Opening Reception: Thursday, January 18th, 2017, 6-8 pm
DOOSAN Gallery New York, 533 W 25th St., New York, NY 10001
DOOSAN Gallery New York is pleased to announce a group exhibition, Tenacious Afterimage from January 18th through February 24th, 2018. This exhibition is curated by 2015 DOOSAN Curator Workshop participant Hyejung Jang, and includes the work of artists Donggeun Lee, Kwantaeck Park, and Ji Hye Yeom.
An unknown thing contributes to our production of new images. In the past, people used to conceive and create an image out something as associating with old spoken stories, nature such as clouds and trees, religious sermons, myth, etc. Today, however, the media has become a powerful mechanism that provides a drive or threshold of imagination. Walter Lippmann (1889-1974), an American journalist from the early 20th century, wrote in his writing Public Opinion in 1922, that ‘because the world is too big and complex for us to experience it directly, humans form certain images of the world outside in their heads by recomposing it through limited information, that come from the media.
Now we form images through the media. However, we cannot be sure how close the image is to that truth. Because media is like an inserted medium, there is bound to be change, distortion and fabrication in between. And the transformed image often delves into our consciousness in an even more dominant and tenacious manner than its original and finally creates an another image. Tenacious Afterimage focuses on the ever more frequent and elusive transforming of the image this day when information is freely searched and collected on a personal level. Transforming not only connotes a negative notion of ‘change’, unlike in distortion, but also means to distance from its original meaning and can even connote positive changes. In this exhibition, the works by Donggeun Lee, Kwantaeck Park, and Ji Hye Yeom share critical attitude to the process of how the perceptions towards other countries and cultures, as well as historical events with limited knowledge are formed, distorted, and recomposed through the media. Based on the comprehension of the transformation of images that happened through the media, the three artists combine their experiences and imaginations to produce their own new images.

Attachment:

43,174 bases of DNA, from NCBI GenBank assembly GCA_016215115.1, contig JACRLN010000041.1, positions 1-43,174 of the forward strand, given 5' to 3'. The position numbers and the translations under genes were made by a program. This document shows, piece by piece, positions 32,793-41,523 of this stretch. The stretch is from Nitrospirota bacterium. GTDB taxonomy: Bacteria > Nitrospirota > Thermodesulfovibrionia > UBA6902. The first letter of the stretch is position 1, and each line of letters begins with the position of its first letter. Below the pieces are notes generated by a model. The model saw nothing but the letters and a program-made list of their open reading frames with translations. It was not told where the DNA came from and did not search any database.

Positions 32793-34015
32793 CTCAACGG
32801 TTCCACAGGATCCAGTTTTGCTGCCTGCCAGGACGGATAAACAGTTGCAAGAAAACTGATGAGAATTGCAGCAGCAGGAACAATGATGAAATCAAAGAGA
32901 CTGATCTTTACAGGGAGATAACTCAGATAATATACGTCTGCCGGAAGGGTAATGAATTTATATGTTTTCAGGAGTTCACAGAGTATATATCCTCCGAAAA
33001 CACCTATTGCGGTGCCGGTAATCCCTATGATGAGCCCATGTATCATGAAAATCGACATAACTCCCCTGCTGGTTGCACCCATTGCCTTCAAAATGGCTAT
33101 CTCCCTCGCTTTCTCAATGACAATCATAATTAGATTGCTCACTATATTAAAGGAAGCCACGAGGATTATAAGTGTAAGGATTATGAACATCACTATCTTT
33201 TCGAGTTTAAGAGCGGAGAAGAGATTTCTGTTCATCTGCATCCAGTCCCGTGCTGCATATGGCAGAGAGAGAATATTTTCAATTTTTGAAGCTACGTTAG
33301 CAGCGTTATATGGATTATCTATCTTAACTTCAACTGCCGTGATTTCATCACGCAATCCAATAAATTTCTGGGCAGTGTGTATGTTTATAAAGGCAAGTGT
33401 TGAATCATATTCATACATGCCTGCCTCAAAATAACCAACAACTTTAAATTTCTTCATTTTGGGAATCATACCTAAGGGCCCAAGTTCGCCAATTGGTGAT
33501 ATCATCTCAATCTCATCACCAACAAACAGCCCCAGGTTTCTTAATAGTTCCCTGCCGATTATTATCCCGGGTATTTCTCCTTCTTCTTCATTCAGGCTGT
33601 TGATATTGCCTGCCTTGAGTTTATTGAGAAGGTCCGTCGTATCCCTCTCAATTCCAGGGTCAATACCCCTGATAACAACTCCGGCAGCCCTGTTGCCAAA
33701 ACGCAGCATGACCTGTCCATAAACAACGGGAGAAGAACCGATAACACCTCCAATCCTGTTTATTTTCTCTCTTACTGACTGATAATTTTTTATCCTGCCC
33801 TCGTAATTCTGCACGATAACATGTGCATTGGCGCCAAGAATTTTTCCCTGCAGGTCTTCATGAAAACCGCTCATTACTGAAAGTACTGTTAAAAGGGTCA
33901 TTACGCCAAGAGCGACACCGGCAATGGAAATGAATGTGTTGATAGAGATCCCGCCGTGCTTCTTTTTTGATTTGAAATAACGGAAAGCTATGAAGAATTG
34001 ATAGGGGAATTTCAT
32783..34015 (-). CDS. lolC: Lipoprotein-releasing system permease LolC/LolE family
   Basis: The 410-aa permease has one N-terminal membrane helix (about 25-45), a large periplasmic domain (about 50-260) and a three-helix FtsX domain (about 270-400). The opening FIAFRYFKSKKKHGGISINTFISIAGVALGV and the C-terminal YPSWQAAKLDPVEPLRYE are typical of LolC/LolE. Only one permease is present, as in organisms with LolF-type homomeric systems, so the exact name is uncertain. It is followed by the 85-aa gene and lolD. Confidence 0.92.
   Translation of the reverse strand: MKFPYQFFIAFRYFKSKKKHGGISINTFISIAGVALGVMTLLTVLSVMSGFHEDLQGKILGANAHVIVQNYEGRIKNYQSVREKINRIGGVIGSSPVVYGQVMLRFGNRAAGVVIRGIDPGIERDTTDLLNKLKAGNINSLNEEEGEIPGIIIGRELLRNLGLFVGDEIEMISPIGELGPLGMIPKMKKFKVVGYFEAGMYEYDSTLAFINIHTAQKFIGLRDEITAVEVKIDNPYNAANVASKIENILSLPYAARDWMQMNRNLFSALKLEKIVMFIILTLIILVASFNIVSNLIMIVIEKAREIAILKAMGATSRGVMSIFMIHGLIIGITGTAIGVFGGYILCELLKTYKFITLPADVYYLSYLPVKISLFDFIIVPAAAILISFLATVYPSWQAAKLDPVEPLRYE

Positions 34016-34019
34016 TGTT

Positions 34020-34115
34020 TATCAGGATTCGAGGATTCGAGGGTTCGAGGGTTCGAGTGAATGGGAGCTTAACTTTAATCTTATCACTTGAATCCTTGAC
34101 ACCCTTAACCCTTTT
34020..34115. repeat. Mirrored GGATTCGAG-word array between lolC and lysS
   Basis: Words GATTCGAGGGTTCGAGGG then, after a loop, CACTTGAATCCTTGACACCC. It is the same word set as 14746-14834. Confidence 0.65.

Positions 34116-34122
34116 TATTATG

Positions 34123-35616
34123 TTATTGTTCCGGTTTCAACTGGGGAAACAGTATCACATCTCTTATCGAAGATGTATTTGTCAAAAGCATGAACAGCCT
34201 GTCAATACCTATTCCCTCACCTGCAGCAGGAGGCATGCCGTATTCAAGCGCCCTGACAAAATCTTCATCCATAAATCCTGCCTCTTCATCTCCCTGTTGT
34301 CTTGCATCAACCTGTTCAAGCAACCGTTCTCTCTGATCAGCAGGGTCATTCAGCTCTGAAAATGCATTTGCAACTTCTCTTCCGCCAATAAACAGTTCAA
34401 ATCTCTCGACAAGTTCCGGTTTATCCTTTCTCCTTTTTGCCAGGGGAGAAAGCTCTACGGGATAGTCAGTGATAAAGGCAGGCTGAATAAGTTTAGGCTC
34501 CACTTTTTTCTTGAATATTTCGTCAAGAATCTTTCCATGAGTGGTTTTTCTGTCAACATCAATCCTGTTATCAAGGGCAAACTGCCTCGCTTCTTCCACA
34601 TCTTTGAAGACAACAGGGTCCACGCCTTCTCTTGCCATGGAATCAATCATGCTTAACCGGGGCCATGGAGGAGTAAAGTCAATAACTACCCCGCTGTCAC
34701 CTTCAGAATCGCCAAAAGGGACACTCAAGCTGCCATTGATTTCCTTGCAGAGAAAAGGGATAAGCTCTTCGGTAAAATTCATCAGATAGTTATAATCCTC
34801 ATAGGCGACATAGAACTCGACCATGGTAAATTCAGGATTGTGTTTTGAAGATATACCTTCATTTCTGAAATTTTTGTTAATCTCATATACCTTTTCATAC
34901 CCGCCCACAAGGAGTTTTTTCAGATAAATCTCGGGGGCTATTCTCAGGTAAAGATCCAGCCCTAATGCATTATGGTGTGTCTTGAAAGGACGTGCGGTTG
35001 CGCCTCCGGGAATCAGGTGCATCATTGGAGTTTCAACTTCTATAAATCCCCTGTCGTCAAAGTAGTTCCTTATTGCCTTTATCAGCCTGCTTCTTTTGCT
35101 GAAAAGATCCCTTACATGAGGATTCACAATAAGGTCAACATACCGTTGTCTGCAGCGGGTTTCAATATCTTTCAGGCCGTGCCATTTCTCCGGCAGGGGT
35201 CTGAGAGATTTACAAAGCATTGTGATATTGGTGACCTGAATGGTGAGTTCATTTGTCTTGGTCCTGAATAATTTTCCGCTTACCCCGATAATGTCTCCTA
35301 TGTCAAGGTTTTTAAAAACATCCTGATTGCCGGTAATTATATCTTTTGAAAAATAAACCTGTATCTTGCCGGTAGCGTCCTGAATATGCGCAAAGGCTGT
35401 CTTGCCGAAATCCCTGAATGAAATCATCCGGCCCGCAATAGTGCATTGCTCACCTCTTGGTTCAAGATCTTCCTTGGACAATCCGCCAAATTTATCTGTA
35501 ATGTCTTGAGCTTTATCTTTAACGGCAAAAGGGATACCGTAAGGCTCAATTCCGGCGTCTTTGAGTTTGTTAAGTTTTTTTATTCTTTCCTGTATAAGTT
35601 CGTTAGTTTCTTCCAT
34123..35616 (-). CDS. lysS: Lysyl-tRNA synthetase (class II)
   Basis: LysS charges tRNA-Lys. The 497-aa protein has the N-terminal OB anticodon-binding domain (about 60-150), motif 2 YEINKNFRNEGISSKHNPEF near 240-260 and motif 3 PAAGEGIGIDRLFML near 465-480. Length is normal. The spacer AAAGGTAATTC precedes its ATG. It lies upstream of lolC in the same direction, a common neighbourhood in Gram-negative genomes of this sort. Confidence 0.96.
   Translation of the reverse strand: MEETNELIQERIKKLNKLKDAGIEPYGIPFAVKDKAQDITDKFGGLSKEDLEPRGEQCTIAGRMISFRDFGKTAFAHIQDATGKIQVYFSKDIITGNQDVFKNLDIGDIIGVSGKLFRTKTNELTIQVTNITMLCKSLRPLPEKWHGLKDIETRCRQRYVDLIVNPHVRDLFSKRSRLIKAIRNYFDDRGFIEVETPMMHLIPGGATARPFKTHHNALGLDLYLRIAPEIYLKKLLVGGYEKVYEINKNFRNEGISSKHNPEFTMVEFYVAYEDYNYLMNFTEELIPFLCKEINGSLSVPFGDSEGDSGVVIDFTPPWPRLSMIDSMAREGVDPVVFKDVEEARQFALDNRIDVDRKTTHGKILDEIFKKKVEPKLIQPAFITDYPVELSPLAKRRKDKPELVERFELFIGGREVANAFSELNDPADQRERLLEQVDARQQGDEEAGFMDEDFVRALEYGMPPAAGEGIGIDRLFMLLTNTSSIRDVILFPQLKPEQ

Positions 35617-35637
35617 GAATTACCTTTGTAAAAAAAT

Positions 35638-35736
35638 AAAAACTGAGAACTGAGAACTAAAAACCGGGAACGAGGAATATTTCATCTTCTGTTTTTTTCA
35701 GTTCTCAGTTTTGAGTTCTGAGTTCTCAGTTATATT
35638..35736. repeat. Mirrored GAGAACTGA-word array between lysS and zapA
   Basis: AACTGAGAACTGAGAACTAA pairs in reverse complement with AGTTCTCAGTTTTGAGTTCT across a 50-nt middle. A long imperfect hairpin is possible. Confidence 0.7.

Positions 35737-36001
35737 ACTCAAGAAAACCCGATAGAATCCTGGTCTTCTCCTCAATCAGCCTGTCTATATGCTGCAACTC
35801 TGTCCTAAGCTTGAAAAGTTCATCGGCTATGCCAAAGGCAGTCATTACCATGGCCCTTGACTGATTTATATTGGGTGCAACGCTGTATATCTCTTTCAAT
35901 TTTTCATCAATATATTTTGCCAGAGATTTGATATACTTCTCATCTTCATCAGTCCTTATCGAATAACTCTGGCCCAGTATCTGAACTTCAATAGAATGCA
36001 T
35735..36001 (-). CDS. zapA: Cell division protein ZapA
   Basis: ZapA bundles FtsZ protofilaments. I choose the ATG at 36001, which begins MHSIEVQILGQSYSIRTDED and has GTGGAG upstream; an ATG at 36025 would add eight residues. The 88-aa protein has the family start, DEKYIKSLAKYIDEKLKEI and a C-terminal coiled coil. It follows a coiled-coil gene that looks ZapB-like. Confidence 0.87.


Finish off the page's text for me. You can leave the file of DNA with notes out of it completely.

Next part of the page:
Donggeun Lee focuses on the outcome of imagination, produced despite the immense amount of information amidst us which makes us either blindly embody it or miss it altogether without having even recognized the information. Trace of Flight (2016), Memory of Ice (2016), and Collected Sky (2016) are his own Greenland created with the composition of collected information only through the Internet and books, and the artist’s longing and imagination of ‘Greenland’. As traversing across genres of painting, sculptures and installations, Lee explores the ‘freedom of imagination’ only possible through ‘lack of information’.
In his work Periphery of the Fact (2018), Kwantaeck Park recomposed peripheral information, auto-associative search words, and images that obtained in the process of his Internet searching on the shooting down of Korean Airlines Flight 007 in 1983, which was the year he was born, and draws the recomposed words and images with transparent ink in the exhibition space. The mural drawings which visually manifest in parts with the help of a black light flashlight, show how information on a certain event selected and known by the major mass media is being expanded in an unexpected direction through social media and Internet search algorithms.
Through her video works, Ji Hye Yeom intersects actual experiences with vicarious experiences acquired through media, blurs the boundary between, and makes us suspicious of what he has traditionally believed in. They Come, Swiftly, Stealthily (2016) demonstrates a similarity in between the essence of virus and media in the sense that they both intensify fear through invisibility. In addition, the ambiguous blurring between the direct personal experiences, recalled through the indirect experience via media. And A Night with a Pink Dolphin (2015) focuses on how the Amazonian tale is mutated and transformed of its meaning when it comes into the context of the various social mechanisms in operation today, such as globalism, capitalism, status and media.